Intel has released a tiny, single-sided and heavily read-optimised SDD for server use in data centres. The P3100 is an M.2 design (22 x 80mm) built from 3D TLC (3bits/cell) NAND. This format has begun appearing in tablets, thin notebooks and desktops as it doesn't take up much space and the use of TLC (3bits/cell) NAND means …
Chris Mellor, 28 Oct 2016
Surprised by smartphone

Not call, Intel – not call: Chipzilla modems in iPhone 7s fall short

Apple's iPhone 7 and iPhone 7 Plus come with one of two cellular modems, Qualcomm's MDM9645M modem or Intel's XMM7360 modem, depending upon the associated mobile carrier. In ideal conditions, the two modems perform equally well. But research firm Cellular Insights claims that at the edge of cell coverage areas, where signal …
Thomas Claburn, 26 Oct 2016
Image from Shutterstock 161369036

Will rush for New Radio compromise 5G quality?

Analysis The US operators have ended their long love affair with sub-1 GHz spectrum, which was so important to their LTE coverage roll-outs, and are leading the world in harnessing high frequency bands to address the challenge of the expected capacity demands of the 5G era. While regulators and operators in some areas – many in Europe …
Wireless Watch, 20 Oct 2016
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Yahoo! spymasters! patent! biometric! online! ad! tracking! IRL!

Privacy sell-out Yahoo! has filed patents for roadside billboards outfitted with biometric spy cameras and microphones to collect data from passers-by. The NSA's bed warmer described a billboard that contained video and audio collection capabilities, and even retina scans and speech recognition to determine what viewers are …
Darren Pauli, 09 Oct 2016
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Smash and grab PoS pwners ready with pre-Xmas malware update

A smash and grab malware gang has updated its FastPoS point of sales hack app to plunder credit cards more efficiently ahead of the festive season. The FastPoS author is known for issuing an annual update to the malware which throws stealth to the wind in favour of quick and noisy raiding. The technique marks FastPoS as …
Darren Pauli, 07 Oct 2016

Wasted: Kaspersky makes jokers of upstart ransomware VXers

Kaspersky has released a decryption tool that neuters the MarsJoke ransomware, less than a month after it was first revealed. The decryption effort is salvation for victims who are told they have 96 hours to pay the 0.7 Bitcoin (US$427) ransom before their data is permanently encrypted. MarsJoke, also known as Polyglot, …
Darren Pauli, 05 Oct 2016

Happy VXers get 400 enterprise-popping apps hosted on Google Play

More than 400 malicious apps from a single attacker have been successfully uploaded to the Google Play store, with one downloaded up to half a million times, Trend Micro malware researcher Echo Duan says. The malware is disguised as various games, phone boosters, and themes that when executed can compromise devices and …
Darren Pauli, 04 Oct 2016

Malware figures out it's running on VMs and refuses to execute

Malware writers are looking for the absence of documents to figure out which PCs are potential victims and which are virtual machines being used by white hats. SentinelOne senior researcher Caleb Fenton found the novel technique while attempting to coax the malware into activating so it could be analysed. The worm he was …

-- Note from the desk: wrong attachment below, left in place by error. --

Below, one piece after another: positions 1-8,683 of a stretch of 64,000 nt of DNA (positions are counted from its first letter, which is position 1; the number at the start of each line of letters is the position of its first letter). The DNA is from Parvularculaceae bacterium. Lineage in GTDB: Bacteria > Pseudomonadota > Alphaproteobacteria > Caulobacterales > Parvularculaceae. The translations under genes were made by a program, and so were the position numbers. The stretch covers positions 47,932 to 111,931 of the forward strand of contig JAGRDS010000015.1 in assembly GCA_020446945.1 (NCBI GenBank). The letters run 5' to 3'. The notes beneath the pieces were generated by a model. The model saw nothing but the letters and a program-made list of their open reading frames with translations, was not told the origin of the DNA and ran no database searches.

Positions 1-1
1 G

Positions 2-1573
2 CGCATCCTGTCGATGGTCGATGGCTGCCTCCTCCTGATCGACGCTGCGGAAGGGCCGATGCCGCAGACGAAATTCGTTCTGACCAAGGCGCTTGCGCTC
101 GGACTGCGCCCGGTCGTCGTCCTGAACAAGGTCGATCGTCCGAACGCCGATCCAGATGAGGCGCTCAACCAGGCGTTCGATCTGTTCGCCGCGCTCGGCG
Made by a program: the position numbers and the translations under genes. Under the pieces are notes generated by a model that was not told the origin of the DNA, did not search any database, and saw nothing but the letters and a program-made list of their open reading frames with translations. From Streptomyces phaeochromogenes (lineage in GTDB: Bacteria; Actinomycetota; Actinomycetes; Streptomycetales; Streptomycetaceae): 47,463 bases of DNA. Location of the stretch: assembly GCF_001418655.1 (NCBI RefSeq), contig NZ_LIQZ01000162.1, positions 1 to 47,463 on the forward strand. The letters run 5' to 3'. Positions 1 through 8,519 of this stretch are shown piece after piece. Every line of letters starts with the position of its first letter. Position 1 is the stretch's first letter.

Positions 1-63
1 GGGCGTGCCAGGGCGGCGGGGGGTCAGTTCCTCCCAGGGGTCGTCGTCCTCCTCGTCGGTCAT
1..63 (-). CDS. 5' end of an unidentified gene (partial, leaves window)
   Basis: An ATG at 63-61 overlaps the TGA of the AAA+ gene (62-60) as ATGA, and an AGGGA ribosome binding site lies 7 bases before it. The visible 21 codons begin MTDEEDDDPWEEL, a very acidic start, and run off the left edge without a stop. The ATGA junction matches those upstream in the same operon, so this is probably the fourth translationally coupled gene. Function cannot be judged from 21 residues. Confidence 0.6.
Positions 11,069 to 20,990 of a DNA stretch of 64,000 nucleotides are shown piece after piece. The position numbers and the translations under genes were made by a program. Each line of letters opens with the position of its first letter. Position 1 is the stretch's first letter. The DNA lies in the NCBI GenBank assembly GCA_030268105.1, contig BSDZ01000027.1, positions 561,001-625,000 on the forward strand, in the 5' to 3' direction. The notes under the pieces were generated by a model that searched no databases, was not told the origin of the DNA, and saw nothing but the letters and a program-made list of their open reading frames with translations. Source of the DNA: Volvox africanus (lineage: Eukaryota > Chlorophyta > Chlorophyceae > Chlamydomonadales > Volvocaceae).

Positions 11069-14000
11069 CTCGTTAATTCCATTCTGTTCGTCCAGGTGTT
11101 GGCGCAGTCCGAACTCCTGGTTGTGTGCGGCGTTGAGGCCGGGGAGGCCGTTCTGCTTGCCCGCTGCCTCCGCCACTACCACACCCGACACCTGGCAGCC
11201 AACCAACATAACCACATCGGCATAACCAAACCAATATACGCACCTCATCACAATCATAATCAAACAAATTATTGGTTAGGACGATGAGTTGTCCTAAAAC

Darren Pauli, 23 Sep 2016
NSA

Cisco plugs another 'Shadow Brokers' hole

Cisco's post-Shadow Brokers security review has uncovered an IKEv1 vulnerability that can leak memory contents of its (deprecated) PIX firewalls and various IOS environments. Don't delay the patch, because the investigation found the bug was exploited in “some Cisco customers”. It attributes the bug to “insufficient condition …

iPhone 7's Qualcomm, Intel soap opera dumps a carrier lock-out on us

Analysis Love rat Apple two-times its long-suffering squeeze Qualcomm with dishy Intel – and it's going to keep the baby but only let some of us see it. Over a cheap bottle of chardonnay one dark night in Cupertino, Intel wooed Apple with flimsy promises. The pair felt a connection (around the 1.9GHz mark) after the iPhone maker opened …
Chris Williams, 18 Sep 2016

Top infosec vendors, cops, liberate thousands from ransomware

Warriors from industry and law enforcement collective No More Ransom have cleansed more than 2500 machines of ransomware by distributing free decryption keys and other tools to eradicate infections. No More Ransom is an alliance of cops and anti-malware experts including McAfee and soon-to-be-former parent company Intel, …
Darren Pauli, 14 Sep 2016
Nine inch iPad Pro and Smart Keyboard

Apple killed OS X today and binned its $10,000 BlingWatch too

Amid all the glamour and excitement of the the iPhone 7 launch, Apple snuck out a few other nuggets, some of them a little unhappy. Reg readers administering Macs need to know that come September 20th Mac OS X is dead. It'll be replaced on that day by macOS Sierra and probably spur a download frenzy, accompanying social media …
Simon Sharwood, 08 Sep 2016
Child sized crash test dummies at the TRL

Crash test dummy? Love the excitement of breaking an OS? Fedora 25 Alpha has landed

If you're a chronic complainer and nit-picker with a spare machine and a willingness to suffer multiple crashes, weird screen artefacts and possible data loss: Fedora 25's alpha has landed ahead of its anticipated November 2016 release. If you want to help the developers by breaking stuff, don't risk dual-boot on OS X if you' …